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Stewardship in a Year of Transition
A reflection by The Rev. Doyt Conn
This is going to seem a topsy-turvy year. Epiphany is in a place of transition in two fundamental ways: rapid congregational growth, and building and grounds dislocation and renovation.
You have probably heard that the Church, Chapel, and Parish Hall will go under construction in the coming year for some much-needed renovation. To accommodate building closures, we will be shifting the times and locations of worship services, coffee hour, and other gatherings. This construction will also affect our budget. Revenue will be reduced by around $40,000 with the closure of the Parish Hall. This reduction is due to lost revenue from Epiphany School and lost rental income in general. That said, I believe that general rental income will go up after the renovation of the Parish Hall because it will be a very attractive venue for events.
While our revenue is temporarily going down, our operating costs are going up. Why? To accommodate a growing parish! This is good news, of course, because the Holy Spirit has energized us toward growth, even as most churches are diminishing in size, and yet with growth comes challenges. Conventional wisdom indicates that church staff grows incrementally in a stair-step function as the congregation grows at the pace of 150 people in church on Sunday. Our average Sunday has crested at 300 and is still climbing. At Fall Kick-Off Sunday on September 7, we had 432 people in church. In 2008 the average Sunday attendance was 113. In response to this growth, we are using Peter Snow to help out more with pastoral visits, funerals, weddings, and picking up services at Horizon House, and Emily Linderman has been hired part-time as the Associate for Staff and Ministry Formation. She manages and supports the staff and ministry leaders, which is becoming more and more complicated. Here is why: at Epiphany we have only five full-time employees, which include Kate, Chinn, Gieth, Nicki, and myself. We run a lean ship, fueled by many part-time staff and many dedicated volunteers, which means we are propelled by many moving parts. Emily’s job is to make sure these parts keep running smoothly. In 2015 we need to add forty hours a week of part-time help in the music department, the business office, and the children and youth department. All of these departments are running full bore. I am grateful to the people that make this happen, and I am worried about their ability to manage the volume of work. This support matters a lot in retaining long-term employees, which is always in the best interests of the church. After all, how we care for and support our staff matters in our ability to carry out our mission of being a place that seeks first the kingdom of God.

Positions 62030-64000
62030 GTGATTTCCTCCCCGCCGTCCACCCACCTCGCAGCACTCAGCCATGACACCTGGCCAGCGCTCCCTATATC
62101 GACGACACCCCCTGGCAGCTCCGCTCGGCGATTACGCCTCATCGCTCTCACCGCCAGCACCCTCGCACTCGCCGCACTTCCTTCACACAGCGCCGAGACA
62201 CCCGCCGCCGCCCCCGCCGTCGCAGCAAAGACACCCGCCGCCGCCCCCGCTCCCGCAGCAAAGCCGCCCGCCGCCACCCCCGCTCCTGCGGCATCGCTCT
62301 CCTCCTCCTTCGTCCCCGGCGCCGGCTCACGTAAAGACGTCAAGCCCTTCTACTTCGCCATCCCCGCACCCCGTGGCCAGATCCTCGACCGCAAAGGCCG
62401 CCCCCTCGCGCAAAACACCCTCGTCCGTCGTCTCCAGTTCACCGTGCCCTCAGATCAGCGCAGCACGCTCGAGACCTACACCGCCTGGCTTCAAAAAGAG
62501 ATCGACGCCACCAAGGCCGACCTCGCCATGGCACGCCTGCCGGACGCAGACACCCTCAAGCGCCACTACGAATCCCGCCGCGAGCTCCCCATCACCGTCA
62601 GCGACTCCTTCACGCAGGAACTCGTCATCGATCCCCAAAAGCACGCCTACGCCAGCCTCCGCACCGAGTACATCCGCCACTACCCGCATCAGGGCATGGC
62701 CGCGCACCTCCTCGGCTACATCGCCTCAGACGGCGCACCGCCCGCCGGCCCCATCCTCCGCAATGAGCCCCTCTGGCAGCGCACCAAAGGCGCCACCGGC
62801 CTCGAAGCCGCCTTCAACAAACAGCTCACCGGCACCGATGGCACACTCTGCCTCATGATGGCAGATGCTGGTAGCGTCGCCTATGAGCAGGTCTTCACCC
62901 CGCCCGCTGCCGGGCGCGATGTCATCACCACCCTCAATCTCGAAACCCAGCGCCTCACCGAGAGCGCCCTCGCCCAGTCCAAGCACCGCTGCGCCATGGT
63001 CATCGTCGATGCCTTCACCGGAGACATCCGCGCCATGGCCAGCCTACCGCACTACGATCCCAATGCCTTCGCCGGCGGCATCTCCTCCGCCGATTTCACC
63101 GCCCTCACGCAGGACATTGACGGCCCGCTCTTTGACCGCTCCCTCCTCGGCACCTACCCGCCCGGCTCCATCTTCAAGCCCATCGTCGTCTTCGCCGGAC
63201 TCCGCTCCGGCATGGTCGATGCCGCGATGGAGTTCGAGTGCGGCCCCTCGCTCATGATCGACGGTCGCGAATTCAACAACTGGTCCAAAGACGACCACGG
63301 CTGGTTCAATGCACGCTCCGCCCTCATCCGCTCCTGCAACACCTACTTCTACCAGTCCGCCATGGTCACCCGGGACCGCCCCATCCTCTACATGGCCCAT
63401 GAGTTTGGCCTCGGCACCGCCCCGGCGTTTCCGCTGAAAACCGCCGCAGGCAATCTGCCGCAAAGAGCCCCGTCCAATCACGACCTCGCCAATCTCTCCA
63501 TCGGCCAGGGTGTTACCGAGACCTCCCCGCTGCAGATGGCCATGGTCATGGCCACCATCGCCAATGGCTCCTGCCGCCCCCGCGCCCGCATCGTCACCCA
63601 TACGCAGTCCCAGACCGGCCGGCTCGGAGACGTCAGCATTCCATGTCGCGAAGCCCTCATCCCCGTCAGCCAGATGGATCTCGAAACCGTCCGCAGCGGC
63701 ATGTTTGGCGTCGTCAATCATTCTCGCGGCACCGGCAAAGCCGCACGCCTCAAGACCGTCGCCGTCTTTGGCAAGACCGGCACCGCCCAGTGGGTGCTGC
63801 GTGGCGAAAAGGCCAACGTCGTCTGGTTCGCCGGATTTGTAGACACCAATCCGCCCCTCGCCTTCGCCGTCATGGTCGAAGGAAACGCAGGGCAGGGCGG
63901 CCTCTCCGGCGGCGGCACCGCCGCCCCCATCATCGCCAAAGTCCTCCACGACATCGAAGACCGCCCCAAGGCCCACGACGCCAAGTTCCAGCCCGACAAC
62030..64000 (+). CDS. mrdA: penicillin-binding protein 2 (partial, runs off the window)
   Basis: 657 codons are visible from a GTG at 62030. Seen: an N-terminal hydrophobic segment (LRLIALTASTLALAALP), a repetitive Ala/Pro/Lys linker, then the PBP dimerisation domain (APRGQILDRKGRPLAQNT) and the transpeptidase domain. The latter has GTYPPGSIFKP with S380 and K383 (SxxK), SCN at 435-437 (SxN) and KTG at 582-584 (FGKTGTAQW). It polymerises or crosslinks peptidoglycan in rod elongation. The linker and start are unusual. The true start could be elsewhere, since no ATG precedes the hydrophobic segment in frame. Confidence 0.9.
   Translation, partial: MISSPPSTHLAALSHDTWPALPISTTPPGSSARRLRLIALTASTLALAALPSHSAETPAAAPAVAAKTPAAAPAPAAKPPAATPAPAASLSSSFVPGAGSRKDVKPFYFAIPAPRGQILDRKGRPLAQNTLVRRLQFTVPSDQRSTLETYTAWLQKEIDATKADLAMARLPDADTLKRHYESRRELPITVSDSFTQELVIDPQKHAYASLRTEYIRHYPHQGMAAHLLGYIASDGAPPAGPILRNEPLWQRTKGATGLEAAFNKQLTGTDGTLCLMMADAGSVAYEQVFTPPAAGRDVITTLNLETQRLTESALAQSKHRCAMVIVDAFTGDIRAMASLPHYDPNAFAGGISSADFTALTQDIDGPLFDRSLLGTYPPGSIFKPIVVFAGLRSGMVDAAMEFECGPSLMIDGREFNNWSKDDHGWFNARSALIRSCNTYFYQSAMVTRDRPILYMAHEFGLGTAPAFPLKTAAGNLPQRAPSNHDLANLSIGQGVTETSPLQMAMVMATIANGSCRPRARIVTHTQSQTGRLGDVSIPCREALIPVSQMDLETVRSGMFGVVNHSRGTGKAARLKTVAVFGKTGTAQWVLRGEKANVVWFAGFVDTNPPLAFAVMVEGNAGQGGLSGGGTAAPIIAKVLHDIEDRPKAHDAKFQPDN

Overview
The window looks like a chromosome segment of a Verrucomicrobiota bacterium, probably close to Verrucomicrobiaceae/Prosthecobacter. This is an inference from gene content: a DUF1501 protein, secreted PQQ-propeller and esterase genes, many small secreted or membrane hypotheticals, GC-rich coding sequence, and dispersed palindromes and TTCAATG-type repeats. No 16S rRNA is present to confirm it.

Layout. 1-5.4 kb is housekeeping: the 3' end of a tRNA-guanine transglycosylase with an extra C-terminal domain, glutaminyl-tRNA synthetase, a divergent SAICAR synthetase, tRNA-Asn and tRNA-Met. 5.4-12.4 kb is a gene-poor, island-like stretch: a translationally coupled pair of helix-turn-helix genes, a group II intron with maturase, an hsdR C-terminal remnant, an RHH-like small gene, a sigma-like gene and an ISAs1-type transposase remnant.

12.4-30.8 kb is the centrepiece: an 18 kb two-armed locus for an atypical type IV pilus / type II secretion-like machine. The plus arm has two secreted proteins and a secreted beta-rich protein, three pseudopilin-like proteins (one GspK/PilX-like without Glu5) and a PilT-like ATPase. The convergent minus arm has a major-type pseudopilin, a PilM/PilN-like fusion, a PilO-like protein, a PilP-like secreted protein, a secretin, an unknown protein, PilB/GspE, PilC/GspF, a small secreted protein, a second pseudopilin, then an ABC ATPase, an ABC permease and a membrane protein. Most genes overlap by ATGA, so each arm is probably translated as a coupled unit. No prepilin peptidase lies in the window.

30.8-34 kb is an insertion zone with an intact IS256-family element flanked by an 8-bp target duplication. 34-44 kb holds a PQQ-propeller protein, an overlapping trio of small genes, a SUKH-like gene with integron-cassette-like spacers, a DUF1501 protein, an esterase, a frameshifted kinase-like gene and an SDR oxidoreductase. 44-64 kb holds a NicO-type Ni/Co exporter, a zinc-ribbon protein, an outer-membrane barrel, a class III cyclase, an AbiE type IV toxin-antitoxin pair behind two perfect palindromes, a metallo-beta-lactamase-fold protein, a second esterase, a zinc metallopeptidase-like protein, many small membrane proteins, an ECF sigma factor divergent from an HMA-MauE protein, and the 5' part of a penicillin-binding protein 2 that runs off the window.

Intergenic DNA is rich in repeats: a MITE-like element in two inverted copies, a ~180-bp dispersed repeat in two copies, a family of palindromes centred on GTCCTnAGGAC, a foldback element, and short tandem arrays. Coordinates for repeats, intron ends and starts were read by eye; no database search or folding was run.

All of this transition adds up to increasing expenses and less revenue in the midst of dislocation. This is just that kind of topsy-turvy perfect storm that can cause pledges to falter, just at the time when we most need people to hold steadfast or even step up a bit. And yet, with all of that said, the reality is that stewardship is a spiritual discipline, not a budgetary function. To give and to give big is to recognize the reality of what God has done for each one of us. It is our acknowledgement that God lives and moves and has God’s being right next to us. The tithe is our unqualified, radical “Thank You.” It is not charity. It is an acknowledgement that as God gives us life with no strings attached, we give our tithe with no strings attached.
I often ask people this question: “Is the church your top yearly gift? If not, why not?” This is a sincere question I ask to help me understand the role church plays in someone’s life and also how they view church in relationship to other institutions they support. One thing that often surprises people is that church doesn’t exist to get stuff done. We do not exist to eradicate anything from the world. We are not about getting rid of poverty, creating equitable educational institutions, saving the rain forests, improving healthcare, creating good housing, or advocating for the arts, etc. We are for all of these things, and we encourage people to give toward those things, but the church is different. We are about acknowledging God, thanking God, and learning about God in our minds and with our community. We are about opening our hearts and filling out our souls. And we are also about passing on knowledge of the kingdom of God to the next generation.
And so my prayer is that this stewardship article is helpful in your consideration of your yearly pledge to Epiphany. This is your church, and because of you it is flourishing and seeking faithfully to be the outpost of the kingdom of God we are intended to be.
What Does It Look Like to Love Your Neighbor?
A reflection by Epiphany parishioner and pilgrim Liz Larson
Meet Daoud Nassar | Palestinian, Christian
“But I say to you, love your enemies and pray for those who persecute you” (Matthew 5:44).
Six miles outside of Bethlehem, Daoud manages his 100-acre farm with his extended family, who have owned it for 98 years. His family is unique in that they have legal deeds to their land from the Ottoman occupation and the British occupation of Palestine.